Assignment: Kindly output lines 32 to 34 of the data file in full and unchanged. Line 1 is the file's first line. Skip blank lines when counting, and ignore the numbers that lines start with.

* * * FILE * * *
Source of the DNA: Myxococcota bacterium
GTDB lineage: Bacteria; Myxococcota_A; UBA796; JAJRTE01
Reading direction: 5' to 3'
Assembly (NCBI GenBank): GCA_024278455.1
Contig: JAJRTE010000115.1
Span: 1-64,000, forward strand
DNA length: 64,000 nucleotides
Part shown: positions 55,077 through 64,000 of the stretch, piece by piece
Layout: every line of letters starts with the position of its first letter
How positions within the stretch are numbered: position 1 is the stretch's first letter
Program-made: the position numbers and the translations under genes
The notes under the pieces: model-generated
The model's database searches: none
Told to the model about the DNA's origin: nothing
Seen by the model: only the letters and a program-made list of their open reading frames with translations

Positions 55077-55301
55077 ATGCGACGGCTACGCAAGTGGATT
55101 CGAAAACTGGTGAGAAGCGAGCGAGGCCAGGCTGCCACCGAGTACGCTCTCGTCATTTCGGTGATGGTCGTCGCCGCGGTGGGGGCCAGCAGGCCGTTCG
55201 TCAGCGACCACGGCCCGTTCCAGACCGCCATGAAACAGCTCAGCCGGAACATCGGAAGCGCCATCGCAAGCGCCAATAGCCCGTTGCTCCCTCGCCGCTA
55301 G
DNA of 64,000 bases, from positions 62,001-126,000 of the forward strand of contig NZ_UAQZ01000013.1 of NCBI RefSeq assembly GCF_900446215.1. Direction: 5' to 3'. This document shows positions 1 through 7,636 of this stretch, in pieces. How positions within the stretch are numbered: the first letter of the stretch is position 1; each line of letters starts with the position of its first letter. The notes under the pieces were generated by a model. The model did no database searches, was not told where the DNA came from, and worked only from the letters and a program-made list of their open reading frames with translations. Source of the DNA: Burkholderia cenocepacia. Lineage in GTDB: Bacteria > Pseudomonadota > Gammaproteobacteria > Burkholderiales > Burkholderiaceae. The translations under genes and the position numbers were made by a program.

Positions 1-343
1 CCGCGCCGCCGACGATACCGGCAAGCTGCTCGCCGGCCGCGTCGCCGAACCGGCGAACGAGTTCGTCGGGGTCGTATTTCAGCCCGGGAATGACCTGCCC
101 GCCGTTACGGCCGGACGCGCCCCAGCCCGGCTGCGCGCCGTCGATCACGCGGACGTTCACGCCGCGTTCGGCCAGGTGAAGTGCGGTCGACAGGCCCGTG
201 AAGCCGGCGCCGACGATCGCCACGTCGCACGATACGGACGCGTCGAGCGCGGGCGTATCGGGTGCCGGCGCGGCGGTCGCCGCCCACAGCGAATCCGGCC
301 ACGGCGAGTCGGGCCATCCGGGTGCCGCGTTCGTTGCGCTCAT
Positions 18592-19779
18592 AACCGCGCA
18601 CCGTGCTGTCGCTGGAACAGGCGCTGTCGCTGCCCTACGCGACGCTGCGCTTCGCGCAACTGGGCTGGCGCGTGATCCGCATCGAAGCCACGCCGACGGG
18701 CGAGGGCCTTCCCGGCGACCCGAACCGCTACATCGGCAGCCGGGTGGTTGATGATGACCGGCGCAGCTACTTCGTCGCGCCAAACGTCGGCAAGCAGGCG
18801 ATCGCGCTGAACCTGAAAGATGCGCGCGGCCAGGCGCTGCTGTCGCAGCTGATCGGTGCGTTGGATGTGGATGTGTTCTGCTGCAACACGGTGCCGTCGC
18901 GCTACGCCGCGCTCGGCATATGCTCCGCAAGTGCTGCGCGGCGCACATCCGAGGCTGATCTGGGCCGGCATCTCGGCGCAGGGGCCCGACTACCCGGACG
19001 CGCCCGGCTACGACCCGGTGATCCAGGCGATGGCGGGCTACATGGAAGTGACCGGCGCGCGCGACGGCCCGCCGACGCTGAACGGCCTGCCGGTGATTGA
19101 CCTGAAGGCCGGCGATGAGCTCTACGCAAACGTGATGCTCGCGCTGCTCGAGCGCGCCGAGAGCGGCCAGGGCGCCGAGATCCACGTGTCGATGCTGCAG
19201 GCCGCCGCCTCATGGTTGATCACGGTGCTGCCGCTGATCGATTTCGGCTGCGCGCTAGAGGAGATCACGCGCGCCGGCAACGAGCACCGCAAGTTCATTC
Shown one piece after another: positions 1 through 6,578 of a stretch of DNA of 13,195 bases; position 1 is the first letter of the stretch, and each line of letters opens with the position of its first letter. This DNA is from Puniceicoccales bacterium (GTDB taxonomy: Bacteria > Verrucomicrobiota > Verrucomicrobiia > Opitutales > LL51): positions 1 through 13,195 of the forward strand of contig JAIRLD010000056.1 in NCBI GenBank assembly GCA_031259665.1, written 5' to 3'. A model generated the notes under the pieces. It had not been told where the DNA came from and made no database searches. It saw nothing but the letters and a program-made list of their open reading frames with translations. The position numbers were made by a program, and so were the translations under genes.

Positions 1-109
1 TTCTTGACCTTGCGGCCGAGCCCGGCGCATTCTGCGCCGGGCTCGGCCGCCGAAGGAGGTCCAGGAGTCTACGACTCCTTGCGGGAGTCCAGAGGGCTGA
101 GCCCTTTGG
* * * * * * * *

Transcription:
18901 GCTACGCCGCGCTCGGCATATGCTCCGCAAGTGCTGCGCGGCGCACATCCGAGGCTGATCTGGGCCGGCATCTCGGCGCAGGGGCCCGACTACCCGGACG
19001 CGCCCGGCTACGACCCGGTGATCCAGGCGATGGCGGGCTACATGGAAGTGACCGGCGCGCGCGACGGCCCGCCGACGCTGAACGGCCTGCCGGTGATTGA
19101 CCTGAAGGCCGGCGATGAGCTCTACGCAAACGTGATGCTCGCGCTGCTCGAGCGCGCCGAGAGCGGCCAGGGCGCCGAGATCCACGTGTCGATGCTGCAG